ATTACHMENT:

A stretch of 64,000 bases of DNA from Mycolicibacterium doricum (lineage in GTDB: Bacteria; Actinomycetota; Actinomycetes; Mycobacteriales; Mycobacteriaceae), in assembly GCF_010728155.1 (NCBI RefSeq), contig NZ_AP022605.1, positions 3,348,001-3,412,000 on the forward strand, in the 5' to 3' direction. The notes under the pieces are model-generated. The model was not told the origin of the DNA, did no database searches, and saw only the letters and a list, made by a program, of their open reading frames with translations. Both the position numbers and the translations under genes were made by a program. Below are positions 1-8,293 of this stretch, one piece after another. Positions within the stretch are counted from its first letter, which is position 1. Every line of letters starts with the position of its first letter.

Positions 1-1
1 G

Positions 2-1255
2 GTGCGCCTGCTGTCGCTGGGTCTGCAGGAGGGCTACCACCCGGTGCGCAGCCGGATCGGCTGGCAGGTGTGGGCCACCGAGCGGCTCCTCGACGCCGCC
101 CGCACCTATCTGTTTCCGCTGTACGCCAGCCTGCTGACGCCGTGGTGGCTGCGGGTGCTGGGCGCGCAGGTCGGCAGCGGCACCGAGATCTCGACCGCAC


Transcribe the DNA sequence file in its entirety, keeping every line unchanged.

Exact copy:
A stretch of 64,000 bases of DNA from Mycolicibacterium doricum (lineage in GTDB: Bacteria; Actinomycetota; Actinomycetes; Mycobacteriales; Mycobacteriaceae), in assembly GCF_010728155.1 (NCBI RefSeq), contig NZ_AP022605.1, positions 3,348,001-3,412,000 on the forward strand, in the 5' to 3' direction. The notes under the pieces are model-generated. The model was not told the origin of the DNA, did no database searches, and saw only the letters and a list, made by a program, of their open reading frames with translations. Both the position numbers and the translations under genes were made by a program. Below are positions 1-8,293 of this stretch, one piece after another. Positions within the stretch are counted from its first letter, which is position 1. Every line of letters starts with the position of its first letter.

Positions 1-1
1 G

Positions 2-1255
2 GTGCGCCTGCTGTCGCTGGGTCTGCAGGAGGGCTACCACCCGGTGCGCAGCCGGATCGGCTGGCAGGTGTGGGCCACCGAGCGGCTCCTCGACGCCGCC
101 CGCACCTATCTGTTTCCGCTGTACGCCAGCCTGCTGACGCCGTGGTGGCTGCGGGTGCTGGGCGCGCAGGTCGGCAGCGGCACCGAGATCTCGACCGCAC